I walk every day around the neighborhood with Coco. Actually she takes me for a walk, and I follow her. We walk at least twice a day, once in the morning and again right before it gets dark. I always take my cell phone with me not to chat, but to take photos of anything that is interesting or inspires me. I’ve found that snapping photos with my cell phone is less threatening for the people or the homeowners in the neighborhood I walk through than if I carry a camera around.
The other day, I noticed two men dressed in white astronaut-like space suits, working on top of the roof of a condemned house. I don’t know what they were doing to this one section of the roof, but whatever it was, they were deep in their work. Watching them as they worked against the sky as a backdrop, brought me back to the first landing on the moon in 1969, when Neil Armstrong became the first human to step onto the surface of the Moon. I whipped out my cell phone, grabbed onto Coco so she couldn’t knock me down while I snapped a few photos, as quickly as possible. I couldn’t get very close because of the men at work cones in front of the sidewalk, but I didn’t want to lose this moment, so I snapped what I could. So happy I did because no sooner had I taken the picture, when a huge truck with a crane blocked my view.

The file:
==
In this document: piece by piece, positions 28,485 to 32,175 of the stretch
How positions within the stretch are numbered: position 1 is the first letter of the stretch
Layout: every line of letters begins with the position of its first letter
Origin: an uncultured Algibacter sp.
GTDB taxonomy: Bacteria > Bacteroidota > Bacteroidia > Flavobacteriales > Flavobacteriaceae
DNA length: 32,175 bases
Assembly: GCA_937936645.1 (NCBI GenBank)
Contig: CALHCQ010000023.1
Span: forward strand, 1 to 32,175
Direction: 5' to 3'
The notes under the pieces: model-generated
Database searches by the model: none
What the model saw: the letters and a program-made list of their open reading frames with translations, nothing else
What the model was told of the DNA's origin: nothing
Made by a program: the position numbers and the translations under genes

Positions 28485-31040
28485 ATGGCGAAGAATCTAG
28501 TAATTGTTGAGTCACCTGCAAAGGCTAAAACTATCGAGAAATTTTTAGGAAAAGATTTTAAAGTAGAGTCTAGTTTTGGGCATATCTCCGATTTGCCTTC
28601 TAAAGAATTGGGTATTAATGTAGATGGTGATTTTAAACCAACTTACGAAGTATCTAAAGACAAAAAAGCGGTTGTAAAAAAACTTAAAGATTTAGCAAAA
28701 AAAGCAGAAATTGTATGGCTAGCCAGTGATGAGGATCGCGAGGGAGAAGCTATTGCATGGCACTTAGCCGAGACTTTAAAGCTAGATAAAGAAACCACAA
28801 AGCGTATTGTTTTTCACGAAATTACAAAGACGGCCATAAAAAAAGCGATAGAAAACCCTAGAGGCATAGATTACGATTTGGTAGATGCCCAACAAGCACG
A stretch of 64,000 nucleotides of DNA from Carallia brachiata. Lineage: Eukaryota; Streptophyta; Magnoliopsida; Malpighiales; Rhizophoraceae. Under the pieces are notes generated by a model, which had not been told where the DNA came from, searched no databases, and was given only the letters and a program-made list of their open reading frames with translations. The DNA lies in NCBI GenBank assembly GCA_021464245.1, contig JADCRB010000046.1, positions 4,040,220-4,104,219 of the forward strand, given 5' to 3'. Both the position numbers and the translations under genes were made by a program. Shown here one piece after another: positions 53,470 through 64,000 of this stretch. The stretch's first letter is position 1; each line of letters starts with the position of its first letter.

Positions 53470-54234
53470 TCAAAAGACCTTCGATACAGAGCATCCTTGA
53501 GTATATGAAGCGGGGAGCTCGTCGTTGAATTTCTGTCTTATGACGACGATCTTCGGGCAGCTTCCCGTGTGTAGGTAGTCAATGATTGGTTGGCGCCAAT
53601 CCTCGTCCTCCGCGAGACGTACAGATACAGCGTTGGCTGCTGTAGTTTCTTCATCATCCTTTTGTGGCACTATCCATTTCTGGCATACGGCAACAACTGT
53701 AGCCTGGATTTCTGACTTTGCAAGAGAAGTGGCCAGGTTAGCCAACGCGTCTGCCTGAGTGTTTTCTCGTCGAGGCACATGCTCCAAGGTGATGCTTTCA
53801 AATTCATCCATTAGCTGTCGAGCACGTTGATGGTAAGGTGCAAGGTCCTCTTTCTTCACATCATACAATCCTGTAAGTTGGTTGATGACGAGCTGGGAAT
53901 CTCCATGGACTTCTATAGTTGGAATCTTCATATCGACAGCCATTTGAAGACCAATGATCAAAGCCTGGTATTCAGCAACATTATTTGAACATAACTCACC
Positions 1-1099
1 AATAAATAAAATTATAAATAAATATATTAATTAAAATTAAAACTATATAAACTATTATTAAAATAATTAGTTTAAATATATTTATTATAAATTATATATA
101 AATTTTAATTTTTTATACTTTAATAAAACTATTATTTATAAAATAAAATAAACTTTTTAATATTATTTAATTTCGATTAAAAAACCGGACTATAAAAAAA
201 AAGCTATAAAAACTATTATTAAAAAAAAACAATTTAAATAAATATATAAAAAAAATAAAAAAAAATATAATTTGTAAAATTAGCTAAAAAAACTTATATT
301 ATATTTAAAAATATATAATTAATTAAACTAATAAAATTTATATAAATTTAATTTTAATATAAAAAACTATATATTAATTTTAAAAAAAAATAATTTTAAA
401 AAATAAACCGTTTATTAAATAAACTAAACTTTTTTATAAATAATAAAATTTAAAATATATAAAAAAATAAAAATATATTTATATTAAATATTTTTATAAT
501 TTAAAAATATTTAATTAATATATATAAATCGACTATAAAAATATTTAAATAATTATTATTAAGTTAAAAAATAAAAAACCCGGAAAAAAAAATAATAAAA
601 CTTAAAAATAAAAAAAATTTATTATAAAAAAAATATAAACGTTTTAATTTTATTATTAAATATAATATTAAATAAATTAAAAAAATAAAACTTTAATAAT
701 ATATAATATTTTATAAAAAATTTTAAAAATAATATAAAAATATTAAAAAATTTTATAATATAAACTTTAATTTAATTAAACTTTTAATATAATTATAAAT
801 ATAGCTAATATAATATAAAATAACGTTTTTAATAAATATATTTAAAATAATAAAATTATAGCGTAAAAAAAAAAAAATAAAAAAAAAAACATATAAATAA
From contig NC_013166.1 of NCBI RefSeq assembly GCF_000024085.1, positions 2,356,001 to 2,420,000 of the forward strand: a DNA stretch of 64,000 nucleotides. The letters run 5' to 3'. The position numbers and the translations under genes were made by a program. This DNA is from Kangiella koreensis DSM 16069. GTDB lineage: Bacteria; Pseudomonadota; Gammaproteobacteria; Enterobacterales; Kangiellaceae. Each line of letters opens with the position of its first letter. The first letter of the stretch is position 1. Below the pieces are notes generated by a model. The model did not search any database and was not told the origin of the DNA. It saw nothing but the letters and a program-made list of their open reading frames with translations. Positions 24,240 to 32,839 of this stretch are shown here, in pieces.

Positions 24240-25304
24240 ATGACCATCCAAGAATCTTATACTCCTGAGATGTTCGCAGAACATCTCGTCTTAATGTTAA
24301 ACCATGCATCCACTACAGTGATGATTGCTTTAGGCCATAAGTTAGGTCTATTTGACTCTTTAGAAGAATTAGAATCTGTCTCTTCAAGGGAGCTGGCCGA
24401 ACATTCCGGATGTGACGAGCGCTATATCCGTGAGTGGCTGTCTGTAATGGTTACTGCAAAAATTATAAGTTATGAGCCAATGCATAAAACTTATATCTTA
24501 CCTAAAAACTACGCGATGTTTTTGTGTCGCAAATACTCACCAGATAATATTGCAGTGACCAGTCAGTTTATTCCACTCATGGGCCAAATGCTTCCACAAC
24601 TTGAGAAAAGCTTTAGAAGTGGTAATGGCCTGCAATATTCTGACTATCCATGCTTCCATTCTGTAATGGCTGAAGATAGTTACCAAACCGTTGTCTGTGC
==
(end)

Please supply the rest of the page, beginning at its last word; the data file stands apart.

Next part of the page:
When I got home, I had to really blow the photos up to bring up the workers to some sort of focus, so my shots were a bit grainy. After tweaking it here and there, I used the grain to enhance the clouds.
Taking photos for me is about collecting inspiration for my artistry. I shoot objects, moments, nature, people, everything and anything and collect them to keep as my inspiration library. Sometimes the entire subject on the photo is my inspiration; sometimes it’s just a texture I’m after; or just a small portion of the photo blown up. Each photo is a new discovery for me. I like to dissect the photo, and they eventually dictate to me my end result.
It’s all about the process, so when I see a photo I can use, I push my thinking outside the box, to find what it’s pushing me to express. I may use the photo as inspiration for a painting, a design on a greeting card, or a photo print. The bottom line is I really don’t have a plan and the end result is always a surprise for me. All I know is that when I finally finish peeling away the layers and uncover a beautiful design, something inside me always tells me when there’s no more to do and “it’s done”!
For me it’s not about the completed visual being perfect, or having a multi-media graphic that is artistically correct. It’s just about the journey that begins with a photo, discovering and interpreting the creative possibilities, until finally a piece of magic emerges that takes on a life of its own.